Tyler Morris and Darren Goldwater will don their Penn State hats and shirts with pride this weekend.

The Penn State graduates can’t help themselves. Despite the sex scandal centered on a former assistant football coach that has rocked the university community and its supporters, they still love their Nittany Lions.

“I support my university, and that’s not going to change because of this,” Goldwater, 31, a local sportscaster and 2002 graduate, said Wednesday before Penn State’s board of trustees announced the firing of legendary head coach Joe Paterno. “Am I disappointed and ashamed of what was allowed to happen? Of course. I think every Penn State alum is upset over what happened. But Penn State was built on the ideal of what (coach) Joe Paterno stands for: integrity, honesty, hard work and excellence. That hasn’t changed because of what has happened.

“As a Penn State alum, it’s what I believe in. This is bigger than the university and bigger than one person. It isn’t about the football program. Things happened that shouldn’t have happened, and the school’s name is being dragged through the mud as it should be, but I still love the university.”

Jerry Sandusky, Penn State’s longtime former defensive coordinator, was charged last weekend with 40 criminal counts of molesting eight young boys between 1994 and 2009 through his charitable foundation for at-risk youths, The Second Mile. He is free on bail and has a Dec. 7 court hearing.

“I’m really disappointed by this whole episode,” said Morris, 29, who has an undergraduate and graduate degree from the school in mechanical engineering. “I never thought that this would ever happen at Penn State. My office when I was a grad student was right across the street from the football complex, and to know that this stuff was happening makes me sick.”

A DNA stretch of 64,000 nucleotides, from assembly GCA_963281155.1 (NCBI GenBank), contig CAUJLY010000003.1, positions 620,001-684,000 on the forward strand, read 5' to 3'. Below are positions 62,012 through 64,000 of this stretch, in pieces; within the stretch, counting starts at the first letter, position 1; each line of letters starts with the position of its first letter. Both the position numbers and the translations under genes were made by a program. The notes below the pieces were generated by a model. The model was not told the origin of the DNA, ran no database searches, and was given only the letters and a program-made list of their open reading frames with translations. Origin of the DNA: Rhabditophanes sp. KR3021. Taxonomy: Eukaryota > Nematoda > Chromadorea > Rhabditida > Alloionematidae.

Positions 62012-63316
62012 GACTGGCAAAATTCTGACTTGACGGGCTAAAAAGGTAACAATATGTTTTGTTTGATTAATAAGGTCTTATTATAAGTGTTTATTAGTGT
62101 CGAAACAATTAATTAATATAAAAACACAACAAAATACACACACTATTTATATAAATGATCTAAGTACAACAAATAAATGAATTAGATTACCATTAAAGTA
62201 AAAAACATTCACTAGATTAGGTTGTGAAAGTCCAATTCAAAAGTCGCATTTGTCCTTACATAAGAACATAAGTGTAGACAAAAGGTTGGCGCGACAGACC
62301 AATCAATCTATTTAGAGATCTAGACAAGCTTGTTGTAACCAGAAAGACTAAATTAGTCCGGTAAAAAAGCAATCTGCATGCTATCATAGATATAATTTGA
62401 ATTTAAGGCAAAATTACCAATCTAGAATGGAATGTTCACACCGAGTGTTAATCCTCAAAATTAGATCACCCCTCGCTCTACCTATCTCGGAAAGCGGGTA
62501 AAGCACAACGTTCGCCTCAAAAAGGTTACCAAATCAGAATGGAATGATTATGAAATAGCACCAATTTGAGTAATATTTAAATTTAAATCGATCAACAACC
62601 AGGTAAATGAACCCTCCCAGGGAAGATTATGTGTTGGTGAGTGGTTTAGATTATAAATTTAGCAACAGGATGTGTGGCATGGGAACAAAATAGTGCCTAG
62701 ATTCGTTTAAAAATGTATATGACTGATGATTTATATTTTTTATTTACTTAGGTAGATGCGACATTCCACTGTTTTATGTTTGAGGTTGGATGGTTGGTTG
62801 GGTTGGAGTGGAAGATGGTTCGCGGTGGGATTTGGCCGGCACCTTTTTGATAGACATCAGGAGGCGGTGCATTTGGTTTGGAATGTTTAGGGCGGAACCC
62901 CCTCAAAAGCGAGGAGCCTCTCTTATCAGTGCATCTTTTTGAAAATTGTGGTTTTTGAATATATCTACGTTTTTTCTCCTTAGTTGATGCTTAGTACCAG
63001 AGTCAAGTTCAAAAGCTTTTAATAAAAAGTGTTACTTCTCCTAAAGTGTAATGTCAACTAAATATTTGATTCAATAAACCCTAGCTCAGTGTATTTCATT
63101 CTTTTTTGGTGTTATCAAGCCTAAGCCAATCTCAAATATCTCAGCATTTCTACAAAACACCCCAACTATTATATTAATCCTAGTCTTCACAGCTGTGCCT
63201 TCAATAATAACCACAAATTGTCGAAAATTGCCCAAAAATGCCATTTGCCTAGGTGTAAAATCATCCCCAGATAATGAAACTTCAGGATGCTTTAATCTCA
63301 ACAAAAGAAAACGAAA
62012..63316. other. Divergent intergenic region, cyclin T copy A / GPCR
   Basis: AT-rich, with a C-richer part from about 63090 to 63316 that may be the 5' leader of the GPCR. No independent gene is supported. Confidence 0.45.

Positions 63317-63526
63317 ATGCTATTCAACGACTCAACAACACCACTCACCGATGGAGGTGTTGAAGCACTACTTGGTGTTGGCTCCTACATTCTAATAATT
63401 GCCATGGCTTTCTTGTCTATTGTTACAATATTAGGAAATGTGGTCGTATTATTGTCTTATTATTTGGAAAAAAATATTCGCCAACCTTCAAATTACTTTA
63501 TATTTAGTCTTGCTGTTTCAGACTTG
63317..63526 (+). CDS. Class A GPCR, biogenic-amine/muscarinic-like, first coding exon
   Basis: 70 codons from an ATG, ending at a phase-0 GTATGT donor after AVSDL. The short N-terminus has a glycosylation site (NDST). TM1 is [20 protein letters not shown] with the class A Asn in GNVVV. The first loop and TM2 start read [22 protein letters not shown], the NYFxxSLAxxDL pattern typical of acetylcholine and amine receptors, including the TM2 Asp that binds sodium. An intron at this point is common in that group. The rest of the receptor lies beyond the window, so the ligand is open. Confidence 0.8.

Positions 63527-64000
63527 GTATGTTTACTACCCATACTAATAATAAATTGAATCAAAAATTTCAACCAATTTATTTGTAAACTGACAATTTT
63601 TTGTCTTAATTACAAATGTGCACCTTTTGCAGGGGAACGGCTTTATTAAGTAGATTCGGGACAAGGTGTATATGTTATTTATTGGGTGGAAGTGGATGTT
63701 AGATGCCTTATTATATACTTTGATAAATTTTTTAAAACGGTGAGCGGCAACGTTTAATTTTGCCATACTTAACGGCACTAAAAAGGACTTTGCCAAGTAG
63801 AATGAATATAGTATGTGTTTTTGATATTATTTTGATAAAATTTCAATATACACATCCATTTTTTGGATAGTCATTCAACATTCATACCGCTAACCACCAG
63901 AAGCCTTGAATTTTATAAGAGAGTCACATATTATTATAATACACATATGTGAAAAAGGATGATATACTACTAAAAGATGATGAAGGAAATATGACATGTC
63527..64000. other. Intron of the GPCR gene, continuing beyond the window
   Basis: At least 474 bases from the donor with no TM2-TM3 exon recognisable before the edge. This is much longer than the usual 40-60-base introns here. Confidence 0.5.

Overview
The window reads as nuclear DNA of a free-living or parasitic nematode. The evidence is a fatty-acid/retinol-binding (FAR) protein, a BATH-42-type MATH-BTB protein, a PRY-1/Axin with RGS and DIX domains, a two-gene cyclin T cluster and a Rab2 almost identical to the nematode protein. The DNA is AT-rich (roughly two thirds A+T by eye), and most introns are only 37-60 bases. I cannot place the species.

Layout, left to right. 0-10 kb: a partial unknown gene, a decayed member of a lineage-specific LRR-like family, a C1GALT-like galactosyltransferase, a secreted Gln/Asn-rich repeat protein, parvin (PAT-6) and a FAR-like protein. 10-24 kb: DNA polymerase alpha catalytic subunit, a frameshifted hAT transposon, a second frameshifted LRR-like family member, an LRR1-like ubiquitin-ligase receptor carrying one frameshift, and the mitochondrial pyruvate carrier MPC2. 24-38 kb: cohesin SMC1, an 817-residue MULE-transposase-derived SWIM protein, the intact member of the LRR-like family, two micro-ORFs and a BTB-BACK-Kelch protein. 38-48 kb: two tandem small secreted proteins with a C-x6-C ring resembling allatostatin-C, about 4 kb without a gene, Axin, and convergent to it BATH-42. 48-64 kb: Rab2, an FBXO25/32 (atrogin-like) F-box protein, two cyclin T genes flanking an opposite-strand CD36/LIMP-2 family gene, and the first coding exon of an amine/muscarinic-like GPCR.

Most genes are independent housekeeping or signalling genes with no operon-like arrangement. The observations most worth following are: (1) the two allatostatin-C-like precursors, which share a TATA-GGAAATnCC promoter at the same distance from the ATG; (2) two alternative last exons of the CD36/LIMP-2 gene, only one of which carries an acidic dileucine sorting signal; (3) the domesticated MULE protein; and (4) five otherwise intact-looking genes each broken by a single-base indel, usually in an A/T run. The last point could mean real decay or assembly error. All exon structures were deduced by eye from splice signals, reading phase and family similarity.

Paterno’s squeaky-clean image came under scrutiny after he apparently failed to follow up on a report of the 2002 incident, in which Sandusky allegedly sodomized a 10-year-old boy in the showers at the school’s football complex. A witness, Mike McQueary, who was a graduate assistant at the time, reported the incident to Paterno.

“If Joe Paterno knew what happened and did nothing about it, he should resign today,” Morris said early Wednesday before the announcement of Paterno’s firing. “I don’t care about legal issues. He had a moral obligation to pursue this thing to find out what really happened. He and McQueary are required as human beings to make things right. If Paterno didn’t pursue it like he should have, then McQueary should have gone over his head. It was the moral thing to do. I understand that McQueary had to think about his career, but some things are bigger than a person’s career.”

The scandal reached the highest levels at Penn State, as athletic director Tim Curley and vice president Gary Schultz were charged Monday with failing to notify authorities after an eyewitness reported the 2002 assault. President Graham Spanier was fired along with Paterno on Wednesday.

“There are people out there who need to be held accountable,” Goldwater said. “They can’t hide behind Joe Paterno; that’s not OK. Those guys had an obligation to make things right, and they didn’t do it.”

Paterno, 84, has 409 victories, a record for major college football. Saturday, he would have passed Amos Alonzo Stagg for the most Division I games coached in history (both tied at 548) if he led Penn State against Nebraska.

Morris and Goldwater figure they’ve attended about 50 Penn State games between them. Morris plans to attend Saturday.

The Associated Press contributed to this story.